“I have this amazing pet product that I just launched at Global Pet.  The response has been nothing short of fantastic and the orders are rolling in.  We are still very small, too small to get a bank loan but I need money for inventory and infrastructure.  Can you help me?”

As an investment banker for pet companies, I get at least 3 or 4 of these requests a month.  It’s exciting that I am in an industry realizing such solid growth.  Unfortunately, until recently, about the only option for a growing pet industry entrepreneur  seeking too raise growth capital was through a bank loan, credit cards, or friends and family.  Not anymore.

Small businesses are about to get a huge boost in their ability to raise capital – crowd funding.

You may have heard the term crowdsourcing.   Defined by Wikipedia: Crowdsourcing is a process that involves outsourcing tasks to a distributed group of people. This process can occur both online and offline, and the difference between crowdsourcing and ordinary outsourcing is that a task or problem is outsourced to an undefined public rather than a specific body, such as paid employees.

 In crowdfunding, the outsourced task is that of raising capital.

Crowd funding will allow small businesses to raise funds without all of the red tape that has historically hindered these efforts.  Under the recently passed Jumpstart our Business Startups Act, (JOBS) businesses can sell equity stakes online to large number of investors without the usual rules that come with larger equity offerings.

Until JOBS, a business that needs to raise capital has to go through a very complex process, filing papers with the SEC, being extremely careful on soliciting investment, and offering the investment only to accredited investors.  Accredited investors are defined as having a net worth, exclusive of the value of their home, of at least $1 million dollars or earning a salary of $200,000 as an individual or $300,000 with your spouse in each of the two most recent years.

  • Crowd offerings are open to people of any wealth level, and companies can reach out to them directly through social networking sites and other venues.  Businesses will be able to raise up to $1 million annually. Investors can purchase, in any 12-month period, up to: greater of (i) $2,000 or (ii) 5% of investor’s annual income or net worth, as applicable, if annual income or net worth is less than $100,000; or
  • 10% of the annual income or net worth of the investor (subject to an aggregate maximum purchase of $100,000), as applicable, if investor’s annual income or net worth is equal to or more than $100,000


According to Peter Adams, Executive Director of Rockies Venture Club and the Angel Capital Summit, there are several potential pitfalls to be aware of when taking advantage of this new way of raising money:

  1. What Is My Company Worth?  The first step you must take before selling equity is determining how big a stake you want to sell, and how much that stake should sell for?  In order to determine that, you must put a value on your businesses.  That has been the subject of prior columns and webcasts for APPA and is best left up to a professional.  The challenge is that most “rule of thumb” valuations like multiples of earnings apply to later stage, post-revenue companies.  A general rule of thumb for pet companies is 5 to 7 x EBITDA (Earnings before Interest, Taxes, Depreciation, and Amortization) but if your company is early stage, you may not have earnings, in which case it gets more complicated and beyond the scope of this article.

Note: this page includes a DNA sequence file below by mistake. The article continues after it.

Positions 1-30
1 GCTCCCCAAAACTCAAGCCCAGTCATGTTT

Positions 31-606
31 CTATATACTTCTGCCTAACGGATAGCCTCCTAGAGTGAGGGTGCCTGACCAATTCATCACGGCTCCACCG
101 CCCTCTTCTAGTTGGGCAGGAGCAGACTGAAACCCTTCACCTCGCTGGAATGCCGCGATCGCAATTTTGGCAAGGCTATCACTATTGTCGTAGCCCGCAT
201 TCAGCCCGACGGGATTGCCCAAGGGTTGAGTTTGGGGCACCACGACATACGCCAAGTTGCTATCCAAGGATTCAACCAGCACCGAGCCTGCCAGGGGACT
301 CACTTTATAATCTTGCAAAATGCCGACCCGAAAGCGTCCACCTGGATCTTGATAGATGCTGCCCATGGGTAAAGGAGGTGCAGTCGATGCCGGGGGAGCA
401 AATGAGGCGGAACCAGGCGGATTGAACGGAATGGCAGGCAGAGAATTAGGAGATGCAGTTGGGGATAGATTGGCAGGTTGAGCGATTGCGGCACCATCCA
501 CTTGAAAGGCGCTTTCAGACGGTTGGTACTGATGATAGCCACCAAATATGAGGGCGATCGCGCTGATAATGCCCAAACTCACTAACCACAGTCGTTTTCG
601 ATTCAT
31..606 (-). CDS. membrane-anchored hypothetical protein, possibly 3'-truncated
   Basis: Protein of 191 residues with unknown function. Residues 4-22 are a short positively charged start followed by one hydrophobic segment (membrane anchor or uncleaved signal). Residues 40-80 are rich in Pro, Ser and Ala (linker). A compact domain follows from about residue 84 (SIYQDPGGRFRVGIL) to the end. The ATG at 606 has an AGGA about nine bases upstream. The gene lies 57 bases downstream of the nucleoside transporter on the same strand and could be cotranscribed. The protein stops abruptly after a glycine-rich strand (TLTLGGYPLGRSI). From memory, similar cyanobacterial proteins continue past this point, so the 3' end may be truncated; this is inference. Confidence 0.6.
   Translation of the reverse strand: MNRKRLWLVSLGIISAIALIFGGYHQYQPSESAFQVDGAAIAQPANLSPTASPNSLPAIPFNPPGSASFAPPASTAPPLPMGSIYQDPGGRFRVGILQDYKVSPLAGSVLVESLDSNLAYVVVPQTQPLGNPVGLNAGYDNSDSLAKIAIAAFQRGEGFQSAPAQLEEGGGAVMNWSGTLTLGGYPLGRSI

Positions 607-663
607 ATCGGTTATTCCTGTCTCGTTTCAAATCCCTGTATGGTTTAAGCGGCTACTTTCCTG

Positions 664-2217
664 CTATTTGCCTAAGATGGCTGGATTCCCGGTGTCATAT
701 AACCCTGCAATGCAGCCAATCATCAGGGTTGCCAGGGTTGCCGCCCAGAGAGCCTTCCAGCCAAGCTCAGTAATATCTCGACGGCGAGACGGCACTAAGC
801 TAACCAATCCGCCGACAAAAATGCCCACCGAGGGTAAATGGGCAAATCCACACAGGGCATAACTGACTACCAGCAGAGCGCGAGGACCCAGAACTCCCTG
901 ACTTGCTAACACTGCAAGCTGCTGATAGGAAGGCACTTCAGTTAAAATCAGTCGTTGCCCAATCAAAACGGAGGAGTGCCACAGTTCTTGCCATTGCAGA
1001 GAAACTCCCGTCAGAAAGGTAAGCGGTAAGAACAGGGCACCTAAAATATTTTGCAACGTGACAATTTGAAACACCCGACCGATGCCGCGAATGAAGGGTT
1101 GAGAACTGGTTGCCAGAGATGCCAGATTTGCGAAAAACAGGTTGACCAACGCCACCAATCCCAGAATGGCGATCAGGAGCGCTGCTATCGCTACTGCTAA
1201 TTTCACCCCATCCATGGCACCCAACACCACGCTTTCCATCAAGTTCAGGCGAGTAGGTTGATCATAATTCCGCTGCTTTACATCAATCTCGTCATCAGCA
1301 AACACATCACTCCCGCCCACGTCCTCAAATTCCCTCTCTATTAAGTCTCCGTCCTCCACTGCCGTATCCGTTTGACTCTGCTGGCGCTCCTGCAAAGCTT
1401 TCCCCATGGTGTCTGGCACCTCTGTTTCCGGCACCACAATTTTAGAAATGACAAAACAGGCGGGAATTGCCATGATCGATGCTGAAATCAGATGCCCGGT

2. Who will be the first person on board?  If investors go to the crowdfunding site and you haven’t raised any money yet, they will be skeptical.  One solution is to either tap your existing customer base, suppliers, friends, or family.  But don’t forget that investors will have access to the financial statement the company files with the SEC.
  3. The process can be expensive.  The cost of raising the money can be much more than expected.  You may have to spend up to 30% to raise the money, and if you don’t hit your minimum, then that marketing expensive is lost.
  4. Reporting Obligations.  Under the new rules, there will be significantly fewer reporting obligations, but you will still need to manage dozens or even hundreds of investors, including some that may end up sucking up a great deal of your time if your reporting has not met their expectations.  In addition to your certified financials statements, you will need to make available your most recent tax returns.  Experts generally recommend giving investors regular updates every three months or so, perhaps in the form of a webcast or an e-mail newsletter.    So be prepared for a lot of people looking under the kimono.  If this makes you queasy, crowdfunding may not be for you.
  5. Be very specific on how you will use the money.  You will have much greater success raising funds when you can show a potential investor exactly how the funds will be used.  The most appealing use of funds are for growth capital needs such as inventory, equipment, hiring sales people, and general infrastructure growth.  The least appealing are paying off past debts, or paying yourself a larger salary.
  6. Potential loss of control if shareholders hold a majority of shares.

Even though these pitfalls may sound daunting, it’s very exciting to think of the doors this type of access to capital will open for a budding pet industry entrepreneur.  Finally, an alternative to credit cards or “friends and family” for those of you that have just received that big PO.

Once the JOBS act becomes enacted, which is supposed to happen in early 2013, I will update this column with more details on the final requirements, available crowdfunding websites, and other pertinent information.